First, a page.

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Exchange of Values

Exchange of Values
acrylic on board 48'X96'

"Structure of Color Perception"

"Structure of Color Perception"
48'X96' acrylic on board

Thursday, February 27, 2014

“If the butterflies in your stomach die, send yellow death announcements to your friends.” Yoko Ono.  

Most artists (painters, poets, writers, musicians, singers, actors, pastry chefs, quilters, pretty much all children, and the guy at the recycling center that sorts plastic) crave attention and recognition.  One way artists often try to get this fix of attention is by “shocking the public.”  Usually that means making use of nudity, blood, piss or nailing something to a crucifix (or a combination of all of these) which like Pavlov’s bell gets conservative christians riled up and marching off to another mutually profitable “culture war.”  But, ‘Is it even possible anymore for art to shock the public?’ This was a question asked in an article in the Guardian “culture” section.  What got them asking this was the performance piece of artist, Elani Sininger, a student at Northern Kentucky University, who decided to “create art in collaboration with people on the street.” She stripped half-naked in Cincinnati and lay on the floor with a sign that asked people to “write their secrets, confessions and general thoughts on her body” (no blood or crucifix thankfully).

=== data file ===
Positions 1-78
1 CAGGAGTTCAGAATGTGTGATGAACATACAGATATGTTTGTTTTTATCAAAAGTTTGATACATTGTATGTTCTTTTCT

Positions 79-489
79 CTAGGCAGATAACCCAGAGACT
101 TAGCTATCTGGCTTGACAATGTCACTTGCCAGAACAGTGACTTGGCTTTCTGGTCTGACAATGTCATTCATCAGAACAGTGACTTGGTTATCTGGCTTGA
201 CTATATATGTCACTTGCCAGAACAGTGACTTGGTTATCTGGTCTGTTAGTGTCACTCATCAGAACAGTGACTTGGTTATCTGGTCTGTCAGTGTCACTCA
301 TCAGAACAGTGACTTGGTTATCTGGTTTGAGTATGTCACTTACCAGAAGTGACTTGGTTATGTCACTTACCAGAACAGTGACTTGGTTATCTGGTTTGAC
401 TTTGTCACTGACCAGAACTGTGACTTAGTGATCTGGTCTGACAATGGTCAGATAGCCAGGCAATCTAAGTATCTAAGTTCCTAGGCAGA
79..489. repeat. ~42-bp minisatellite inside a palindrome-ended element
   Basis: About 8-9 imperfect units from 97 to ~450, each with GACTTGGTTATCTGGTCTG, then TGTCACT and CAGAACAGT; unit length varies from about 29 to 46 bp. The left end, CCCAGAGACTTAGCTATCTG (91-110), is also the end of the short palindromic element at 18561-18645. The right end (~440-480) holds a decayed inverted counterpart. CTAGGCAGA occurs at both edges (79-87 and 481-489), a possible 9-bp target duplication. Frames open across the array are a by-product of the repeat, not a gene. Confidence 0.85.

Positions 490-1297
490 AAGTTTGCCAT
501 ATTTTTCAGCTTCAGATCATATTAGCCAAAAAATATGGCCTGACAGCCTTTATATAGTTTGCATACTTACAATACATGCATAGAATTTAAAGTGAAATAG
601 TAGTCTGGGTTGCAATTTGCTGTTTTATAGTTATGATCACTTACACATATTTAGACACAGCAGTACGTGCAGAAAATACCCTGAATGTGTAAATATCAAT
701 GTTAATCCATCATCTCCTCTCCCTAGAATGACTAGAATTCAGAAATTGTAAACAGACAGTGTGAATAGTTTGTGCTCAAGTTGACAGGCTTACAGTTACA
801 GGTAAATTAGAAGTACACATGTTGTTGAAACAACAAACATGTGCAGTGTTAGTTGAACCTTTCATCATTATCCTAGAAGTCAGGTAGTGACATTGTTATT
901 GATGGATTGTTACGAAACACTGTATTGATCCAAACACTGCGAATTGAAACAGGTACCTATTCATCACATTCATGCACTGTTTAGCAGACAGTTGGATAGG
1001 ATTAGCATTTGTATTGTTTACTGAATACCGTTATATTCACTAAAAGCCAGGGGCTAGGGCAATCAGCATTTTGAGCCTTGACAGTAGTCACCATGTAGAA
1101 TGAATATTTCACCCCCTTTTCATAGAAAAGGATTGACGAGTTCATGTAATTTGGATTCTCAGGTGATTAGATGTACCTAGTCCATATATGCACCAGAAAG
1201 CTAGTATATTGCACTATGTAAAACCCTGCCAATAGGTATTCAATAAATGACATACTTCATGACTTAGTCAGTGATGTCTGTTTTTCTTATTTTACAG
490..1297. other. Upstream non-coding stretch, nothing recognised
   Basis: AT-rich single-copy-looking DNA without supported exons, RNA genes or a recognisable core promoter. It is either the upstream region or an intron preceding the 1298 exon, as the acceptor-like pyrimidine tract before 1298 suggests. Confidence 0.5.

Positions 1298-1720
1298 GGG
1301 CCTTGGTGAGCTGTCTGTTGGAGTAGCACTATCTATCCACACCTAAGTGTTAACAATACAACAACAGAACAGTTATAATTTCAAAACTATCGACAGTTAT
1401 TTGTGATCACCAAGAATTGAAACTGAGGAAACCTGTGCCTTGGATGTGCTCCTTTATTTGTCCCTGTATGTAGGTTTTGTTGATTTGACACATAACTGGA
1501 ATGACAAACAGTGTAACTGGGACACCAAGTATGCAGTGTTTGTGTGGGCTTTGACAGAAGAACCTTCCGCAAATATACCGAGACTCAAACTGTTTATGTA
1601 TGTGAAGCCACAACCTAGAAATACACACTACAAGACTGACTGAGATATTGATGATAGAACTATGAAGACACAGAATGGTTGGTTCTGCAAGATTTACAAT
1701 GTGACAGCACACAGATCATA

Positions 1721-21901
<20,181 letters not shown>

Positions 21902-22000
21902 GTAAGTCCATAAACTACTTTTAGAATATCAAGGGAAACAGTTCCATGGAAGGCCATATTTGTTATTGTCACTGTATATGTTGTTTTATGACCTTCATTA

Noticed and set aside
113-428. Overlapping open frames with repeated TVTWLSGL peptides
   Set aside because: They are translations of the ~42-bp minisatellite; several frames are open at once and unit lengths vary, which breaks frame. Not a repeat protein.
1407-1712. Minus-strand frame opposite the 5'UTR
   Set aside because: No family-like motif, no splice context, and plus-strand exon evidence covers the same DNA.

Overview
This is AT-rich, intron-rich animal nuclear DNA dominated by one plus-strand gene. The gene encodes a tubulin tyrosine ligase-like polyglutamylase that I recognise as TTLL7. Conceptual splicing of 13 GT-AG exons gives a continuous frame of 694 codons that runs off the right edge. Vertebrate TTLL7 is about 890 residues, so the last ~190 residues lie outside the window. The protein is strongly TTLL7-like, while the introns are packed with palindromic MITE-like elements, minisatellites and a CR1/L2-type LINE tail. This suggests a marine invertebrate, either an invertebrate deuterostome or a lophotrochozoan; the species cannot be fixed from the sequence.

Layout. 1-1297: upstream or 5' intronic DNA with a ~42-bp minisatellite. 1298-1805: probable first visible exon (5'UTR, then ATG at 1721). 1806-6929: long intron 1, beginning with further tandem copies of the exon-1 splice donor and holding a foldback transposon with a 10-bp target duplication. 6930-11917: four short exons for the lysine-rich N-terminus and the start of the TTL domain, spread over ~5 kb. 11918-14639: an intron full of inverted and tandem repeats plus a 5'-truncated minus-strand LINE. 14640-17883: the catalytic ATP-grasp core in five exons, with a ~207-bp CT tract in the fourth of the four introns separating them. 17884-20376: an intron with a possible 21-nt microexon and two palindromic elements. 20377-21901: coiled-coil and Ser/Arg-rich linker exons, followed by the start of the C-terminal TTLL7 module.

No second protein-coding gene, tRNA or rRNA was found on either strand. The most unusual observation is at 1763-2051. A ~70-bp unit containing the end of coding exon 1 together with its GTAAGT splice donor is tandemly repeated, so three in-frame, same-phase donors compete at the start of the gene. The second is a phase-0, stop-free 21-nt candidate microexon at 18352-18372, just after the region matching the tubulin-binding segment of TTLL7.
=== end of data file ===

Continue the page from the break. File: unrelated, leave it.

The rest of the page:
Sininger’s stunt got me to thinking about Yoko Ono’s 1964 performance called “Cut Piece” (and no, I don’t blame Yoko for the Beatles breakup, Yoko was a serious experimental artist and cultural critic of some stature before the Beatles became superstars).  In this performance Yoko sat on stage and allowed members of the audience to cut away pieces of her clothing until she was made naked.  Of course there are a variety of ways to interpret her performance and it is reasonable to ask wether it challenged the cultural discourses around women’s bodies as objects of desire or merely reinforced the worst of them.  I reckon that today this kind of performance would mostly be understood as just a hollow stunt/marketing gimmick to increase ones market-share of visual cultural/capital (Miley Cyrus etc.).  But in 1965 I think that it took great courage to perform this act of self-disclosure, vulnerability, and confrontation with the machinery of phallic driven spectacle.   Afterwards Yoko said: “People went on cutting the parts they do not like of me until finally there was only the stone remained of me that was in me but they were still not satisfied and wanted to know what it’s like in the stone.”  By that I think she might have meant that after she was stripped bare, many put down their scissors and started furiously smashing at the stone for challenging the scripts of their false selves and the patriarchic foundations of this pathological culture.  Of course, doing that sort of thing can sometimes get one nailed to an actual cross.  Then again, I have painted dozens of icons of crucifixes and there is nothing the least bit shocking about them anymore, especially to christians.